Fossil shark teeth are common but are usually represented by shed examples and are seldom in associated or articulated groups. Complete dentition reconstruction from isolated teeth cannot be certain, even when large quantities are available from a single location and horizon. The Smoky Hill Chalk (Late Cretaceous) of western Kansas, U.S.A. has yielded a number of associated, and sometimes articulated, tooth sets of Cretoxyrhina mantelli Agassiz. Teeth from articulated sets are rarely removed from matrix which limits the understanding of positional characteristics to a single perspective. In this paper, we analyze and described an associated set of disarticulated Cretoxyrhina teeth. These teeth were arranged and compared with other disarticulated associated sets, then compared with a known articulated tooth set; resulting in a multi-perspective Cretoxyrhina tooth set. This reconstruction provides characteristics that permit upper and lower lateroposterior teeth to be differentiated and raise questions regarding the number of anterior tooth positions present.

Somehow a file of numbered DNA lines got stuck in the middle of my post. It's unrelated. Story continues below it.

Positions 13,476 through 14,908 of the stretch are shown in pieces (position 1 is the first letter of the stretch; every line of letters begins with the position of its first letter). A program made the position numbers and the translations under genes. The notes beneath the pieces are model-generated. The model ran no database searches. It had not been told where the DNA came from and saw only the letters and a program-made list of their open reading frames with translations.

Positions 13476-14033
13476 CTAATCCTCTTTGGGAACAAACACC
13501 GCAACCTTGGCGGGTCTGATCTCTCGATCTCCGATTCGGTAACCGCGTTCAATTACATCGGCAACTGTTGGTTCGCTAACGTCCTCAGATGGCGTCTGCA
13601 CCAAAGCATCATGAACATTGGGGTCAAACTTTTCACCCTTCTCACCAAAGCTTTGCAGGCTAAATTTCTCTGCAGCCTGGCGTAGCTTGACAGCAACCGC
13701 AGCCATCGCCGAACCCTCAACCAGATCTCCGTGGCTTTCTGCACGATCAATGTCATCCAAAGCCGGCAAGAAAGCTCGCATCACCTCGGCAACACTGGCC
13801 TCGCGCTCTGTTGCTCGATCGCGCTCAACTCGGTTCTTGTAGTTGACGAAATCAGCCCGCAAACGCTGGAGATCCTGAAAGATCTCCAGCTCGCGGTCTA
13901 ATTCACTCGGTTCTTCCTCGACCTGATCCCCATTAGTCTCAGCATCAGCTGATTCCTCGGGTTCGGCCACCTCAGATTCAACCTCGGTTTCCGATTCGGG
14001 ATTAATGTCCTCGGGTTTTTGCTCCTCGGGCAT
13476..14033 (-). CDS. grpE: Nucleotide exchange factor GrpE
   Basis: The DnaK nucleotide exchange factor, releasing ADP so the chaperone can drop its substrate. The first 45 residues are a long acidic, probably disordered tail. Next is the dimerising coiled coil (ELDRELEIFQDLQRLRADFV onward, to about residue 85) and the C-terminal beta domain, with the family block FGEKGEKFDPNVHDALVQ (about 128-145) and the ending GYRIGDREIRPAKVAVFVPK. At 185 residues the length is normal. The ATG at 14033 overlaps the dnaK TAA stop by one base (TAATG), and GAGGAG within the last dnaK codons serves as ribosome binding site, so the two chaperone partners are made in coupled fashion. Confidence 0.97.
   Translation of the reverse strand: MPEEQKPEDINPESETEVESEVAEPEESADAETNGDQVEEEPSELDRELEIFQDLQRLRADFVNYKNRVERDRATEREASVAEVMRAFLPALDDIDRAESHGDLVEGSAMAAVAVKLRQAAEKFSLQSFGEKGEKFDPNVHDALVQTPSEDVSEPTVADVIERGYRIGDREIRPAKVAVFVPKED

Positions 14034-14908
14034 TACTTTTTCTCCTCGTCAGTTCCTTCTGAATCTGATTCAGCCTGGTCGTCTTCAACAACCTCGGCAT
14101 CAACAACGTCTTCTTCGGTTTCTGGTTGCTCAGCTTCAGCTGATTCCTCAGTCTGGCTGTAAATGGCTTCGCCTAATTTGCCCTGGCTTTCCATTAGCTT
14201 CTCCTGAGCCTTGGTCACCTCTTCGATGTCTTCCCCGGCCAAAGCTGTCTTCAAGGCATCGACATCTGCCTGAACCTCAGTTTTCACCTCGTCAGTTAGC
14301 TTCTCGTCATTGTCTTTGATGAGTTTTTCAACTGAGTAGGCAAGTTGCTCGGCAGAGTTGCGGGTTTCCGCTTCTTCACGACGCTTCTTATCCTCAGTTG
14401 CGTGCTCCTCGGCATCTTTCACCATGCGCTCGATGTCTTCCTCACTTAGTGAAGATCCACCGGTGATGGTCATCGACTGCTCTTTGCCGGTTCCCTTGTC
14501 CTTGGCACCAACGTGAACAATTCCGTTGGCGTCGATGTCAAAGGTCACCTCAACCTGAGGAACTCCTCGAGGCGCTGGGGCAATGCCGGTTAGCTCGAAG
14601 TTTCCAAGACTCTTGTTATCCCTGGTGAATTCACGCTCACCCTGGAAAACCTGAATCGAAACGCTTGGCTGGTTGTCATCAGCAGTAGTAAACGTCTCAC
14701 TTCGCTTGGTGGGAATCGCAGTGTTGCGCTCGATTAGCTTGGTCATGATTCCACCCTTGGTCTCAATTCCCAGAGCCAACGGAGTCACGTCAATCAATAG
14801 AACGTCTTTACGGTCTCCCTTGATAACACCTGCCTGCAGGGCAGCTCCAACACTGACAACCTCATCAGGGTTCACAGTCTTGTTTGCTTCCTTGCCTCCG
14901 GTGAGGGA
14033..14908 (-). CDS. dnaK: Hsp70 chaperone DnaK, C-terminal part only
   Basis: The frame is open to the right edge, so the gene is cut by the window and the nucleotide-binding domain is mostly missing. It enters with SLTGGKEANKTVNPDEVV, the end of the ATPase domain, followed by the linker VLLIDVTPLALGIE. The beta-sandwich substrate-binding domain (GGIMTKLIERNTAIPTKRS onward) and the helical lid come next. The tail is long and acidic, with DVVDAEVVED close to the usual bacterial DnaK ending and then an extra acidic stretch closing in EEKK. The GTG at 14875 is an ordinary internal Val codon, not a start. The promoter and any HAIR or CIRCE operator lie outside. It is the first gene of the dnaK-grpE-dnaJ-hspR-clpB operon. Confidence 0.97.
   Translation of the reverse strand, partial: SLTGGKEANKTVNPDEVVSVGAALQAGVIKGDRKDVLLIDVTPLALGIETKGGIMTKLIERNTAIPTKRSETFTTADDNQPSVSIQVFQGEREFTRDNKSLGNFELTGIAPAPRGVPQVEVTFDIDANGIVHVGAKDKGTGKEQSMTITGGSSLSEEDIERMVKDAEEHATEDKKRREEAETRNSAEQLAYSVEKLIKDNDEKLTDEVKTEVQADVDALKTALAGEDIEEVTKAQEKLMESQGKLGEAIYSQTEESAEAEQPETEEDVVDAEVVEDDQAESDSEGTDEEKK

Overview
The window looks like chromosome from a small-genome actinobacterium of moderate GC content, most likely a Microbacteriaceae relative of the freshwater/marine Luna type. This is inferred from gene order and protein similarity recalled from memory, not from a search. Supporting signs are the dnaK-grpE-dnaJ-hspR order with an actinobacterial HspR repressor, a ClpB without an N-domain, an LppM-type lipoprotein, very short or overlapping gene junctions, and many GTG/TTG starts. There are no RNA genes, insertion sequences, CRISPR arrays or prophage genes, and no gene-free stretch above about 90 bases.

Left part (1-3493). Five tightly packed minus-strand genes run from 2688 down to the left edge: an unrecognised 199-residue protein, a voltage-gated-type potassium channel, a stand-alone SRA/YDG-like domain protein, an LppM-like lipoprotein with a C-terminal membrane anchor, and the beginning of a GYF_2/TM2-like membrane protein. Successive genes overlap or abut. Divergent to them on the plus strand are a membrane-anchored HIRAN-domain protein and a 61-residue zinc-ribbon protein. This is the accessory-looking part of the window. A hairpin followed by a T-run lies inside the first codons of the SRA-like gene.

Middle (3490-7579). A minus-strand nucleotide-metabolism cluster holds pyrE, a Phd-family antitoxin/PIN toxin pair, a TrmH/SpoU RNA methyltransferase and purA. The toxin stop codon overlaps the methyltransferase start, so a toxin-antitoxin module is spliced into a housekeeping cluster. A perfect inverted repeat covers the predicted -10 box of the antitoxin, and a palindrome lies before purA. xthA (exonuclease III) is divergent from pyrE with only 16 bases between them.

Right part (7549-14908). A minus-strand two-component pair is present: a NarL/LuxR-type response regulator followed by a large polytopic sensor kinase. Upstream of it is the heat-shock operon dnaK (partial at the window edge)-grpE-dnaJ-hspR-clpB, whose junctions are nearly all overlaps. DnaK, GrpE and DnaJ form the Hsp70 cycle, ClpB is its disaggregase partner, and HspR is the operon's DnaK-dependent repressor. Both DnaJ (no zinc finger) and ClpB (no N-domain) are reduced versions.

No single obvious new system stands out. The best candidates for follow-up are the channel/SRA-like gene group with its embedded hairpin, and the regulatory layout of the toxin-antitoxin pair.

You have requested a machine translation of selected content from our databases. This functionality is provided solely for your convenience and is in no way intended to replace human translation. Neither BioOne nor the owners and publishers of the content make, and they explicitly disclaim, any express or implied representations or warranties of any kind, including, without limitation, representations and warranties as to the functionality of the translation feature or the accuracy or completeness of the translations.
Translations are not retained in our system. Your use of this feature and the translations is subject to all use restrictions contained in the Terms and Conditions of Use of the BioOne website.